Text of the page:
Often when it comes to eating chocolate (or other sweet treats), there is a feeling of craving followed by a feeling of guilt. Research done by the experts at John Hopkins Medicine showed that up to 45% of women reported having this very relationship with chocolate.  The guilt associated with indulgence in a seemingly “unhealthy” food may lead to a negative relationship with chocolate. Interestingly, this negative relationship with certain foods might negatively affect long term weight management. Studies show that women who enjoy a piece of chocolate cake for celebratory purposes, versus women who don’t allow themselves any celebratory foods, were less successful at managing their weight (13). JHM identified the key factor in creating a good relationship with the acceptance of it, and to stop identifying it as a “bad” food choice (13).


Since chocolate may have useful health benefits, there is a good case to support chocolate as a “good” food choice. So, this World Chocolate Day, enjoy some delicious chocolate guilt-free.


To bring you the most evidence-based and cutting information in the fields of sports and exercise science and health, SSISA works alongside the UCT Research Centre for Health through Physical Activity, Lifestyle and Sport (HPALS) to disseminate the latest research.  HPALS research focuses on optimizing human performance and promoting health and well-being through physical activity, sports participation, healthy eating and good sleep hygiene.  Their work begins at the DNA, to the human performance laboratory and ultimately to the community. To read more about the Health through Physical Activity, Lifestyle and Research Centre, Division of Physiological Sciences at the University of Cape Town, please see the HPALS website or email Ayesha Hendricks for more information about applications for BSc Honours/MSc/MPhil/PhD research programmes.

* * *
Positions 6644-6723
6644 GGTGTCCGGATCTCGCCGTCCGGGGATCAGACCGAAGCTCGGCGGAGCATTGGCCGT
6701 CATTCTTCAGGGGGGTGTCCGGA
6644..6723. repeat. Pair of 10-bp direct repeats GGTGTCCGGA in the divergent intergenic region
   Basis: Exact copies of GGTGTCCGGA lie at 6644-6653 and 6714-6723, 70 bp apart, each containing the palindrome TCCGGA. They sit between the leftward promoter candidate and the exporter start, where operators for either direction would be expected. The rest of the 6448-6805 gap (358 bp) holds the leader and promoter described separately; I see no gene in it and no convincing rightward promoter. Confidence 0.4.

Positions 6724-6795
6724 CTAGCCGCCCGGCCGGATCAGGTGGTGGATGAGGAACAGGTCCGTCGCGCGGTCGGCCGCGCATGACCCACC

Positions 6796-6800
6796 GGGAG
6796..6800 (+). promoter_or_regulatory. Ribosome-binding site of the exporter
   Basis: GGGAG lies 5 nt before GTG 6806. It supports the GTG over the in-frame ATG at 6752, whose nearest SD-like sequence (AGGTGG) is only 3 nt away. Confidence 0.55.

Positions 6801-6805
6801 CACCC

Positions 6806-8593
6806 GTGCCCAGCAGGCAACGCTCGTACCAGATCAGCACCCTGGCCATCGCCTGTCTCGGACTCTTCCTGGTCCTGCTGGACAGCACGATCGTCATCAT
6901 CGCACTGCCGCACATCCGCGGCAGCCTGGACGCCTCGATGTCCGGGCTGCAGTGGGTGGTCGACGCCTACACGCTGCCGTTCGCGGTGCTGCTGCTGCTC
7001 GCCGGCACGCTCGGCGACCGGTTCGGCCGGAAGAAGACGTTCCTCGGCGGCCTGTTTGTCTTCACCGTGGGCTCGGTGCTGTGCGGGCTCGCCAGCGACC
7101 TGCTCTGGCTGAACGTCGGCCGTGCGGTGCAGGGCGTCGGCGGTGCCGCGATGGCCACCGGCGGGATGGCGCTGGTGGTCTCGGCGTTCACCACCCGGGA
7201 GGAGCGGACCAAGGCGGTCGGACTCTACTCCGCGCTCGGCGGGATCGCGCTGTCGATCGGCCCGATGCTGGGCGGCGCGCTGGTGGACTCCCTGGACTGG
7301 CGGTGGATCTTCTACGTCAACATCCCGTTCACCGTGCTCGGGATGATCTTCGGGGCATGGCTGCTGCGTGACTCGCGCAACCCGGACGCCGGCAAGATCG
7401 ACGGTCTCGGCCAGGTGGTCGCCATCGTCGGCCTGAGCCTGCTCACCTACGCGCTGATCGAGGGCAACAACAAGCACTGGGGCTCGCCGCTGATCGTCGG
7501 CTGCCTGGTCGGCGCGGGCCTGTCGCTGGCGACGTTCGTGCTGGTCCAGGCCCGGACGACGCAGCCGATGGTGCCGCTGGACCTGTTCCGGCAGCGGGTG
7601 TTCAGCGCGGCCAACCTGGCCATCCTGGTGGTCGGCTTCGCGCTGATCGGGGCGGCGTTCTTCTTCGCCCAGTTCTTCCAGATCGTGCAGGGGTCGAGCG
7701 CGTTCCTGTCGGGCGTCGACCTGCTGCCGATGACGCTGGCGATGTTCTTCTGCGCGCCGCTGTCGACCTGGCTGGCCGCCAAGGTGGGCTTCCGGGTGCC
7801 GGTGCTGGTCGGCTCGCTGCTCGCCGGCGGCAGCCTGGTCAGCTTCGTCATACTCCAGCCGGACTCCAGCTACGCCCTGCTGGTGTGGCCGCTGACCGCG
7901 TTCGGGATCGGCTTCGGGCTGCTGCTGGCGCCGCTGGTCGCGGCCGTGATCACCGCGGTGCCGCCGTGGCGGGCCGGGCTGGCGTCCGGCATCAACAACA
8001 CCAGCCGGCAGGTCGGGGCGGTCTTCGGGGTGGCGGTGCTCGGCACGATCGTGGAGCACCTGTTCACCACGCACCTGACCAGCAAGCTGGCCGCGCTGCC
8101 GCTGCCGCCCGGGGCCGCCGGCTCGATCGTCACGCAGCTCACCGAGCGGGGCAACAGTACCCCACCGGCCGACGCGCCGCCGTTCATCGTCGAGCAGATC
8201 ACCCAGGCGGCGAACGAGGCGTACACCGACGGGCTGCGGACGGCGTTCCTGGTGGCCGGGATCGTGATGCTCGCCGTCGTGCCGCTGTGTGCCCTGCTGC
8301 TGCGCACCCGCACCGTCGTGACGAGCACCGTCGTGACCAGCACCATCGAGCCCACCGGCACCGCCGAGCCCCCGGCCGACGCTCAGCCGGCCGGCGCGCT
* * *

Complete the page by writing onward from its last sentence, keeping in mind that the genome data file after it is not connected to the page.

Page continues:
To get in touch with the Sports Science Institute of South Africa Group for Research Implementation and Translation (GRIT) Research Consultants, get in touch with Warren Lucas at or call 021 650 5728 for enquiries. Read more about the SSISA GRIT Team here.



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  2. Fernández RF, Nutrients AOA-, 2013 undefined, 5  vol., 2013  undefined. Health benefits of methylxanthines in cacao and chocolate. [Internet]. 2013 [cited 2023 Jul 6];5:4159–4173. doi: 10.3390/nu5104159.
  3. Pandey KB, Rizvi SI. Plant polyphenols as dietary antioxidants in human health and disease. Oxid Med Cell Longev [Internet]. 2009 [cited 2023 Jul 6];2:270. doi: 10.4161/OXIM.2.5.9498. Cited: in: : PMID: 20716914.
  4. Ding EL, Hutfless SM, Ding X, Girotra S. Chocolate and prevention of cardiovascular disease: A systematic review. Nutr Metab. 2006;3. doi: 10.1186/1743-7075-3-2.
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  11. Kord-Varkaneh H, Ghaedi E, Nazary-Vanani A, Mohammadi H, Shab-Bidar S. Does cocoa/dark chocolate supplementation have favorable effect on body weight, body mass index and waist circumference? A systematic review, meta-analysis and. Taylor Fr [Internet]. 2018 [cited 2023 Jul 6];59:2349–2362. doi: 10.1080/10408398.2018.1451820.
  12. Yi Lim X, Yew Chin Tan T, Hsiao Hui Yeo J, Wen Huey Lee S, Ming Lai N. The Health Effects of Chocolate and Cocoa: A Systematic Review. Nutrients 2021, 13, 2909. [Internet]. 2021 [cited 2023 Jul 6]; doi: 10.3390/nu13092909.
  13. Johns Hopkins Medicine. The Benefits of Having a Healthy Relationship with Chocolate.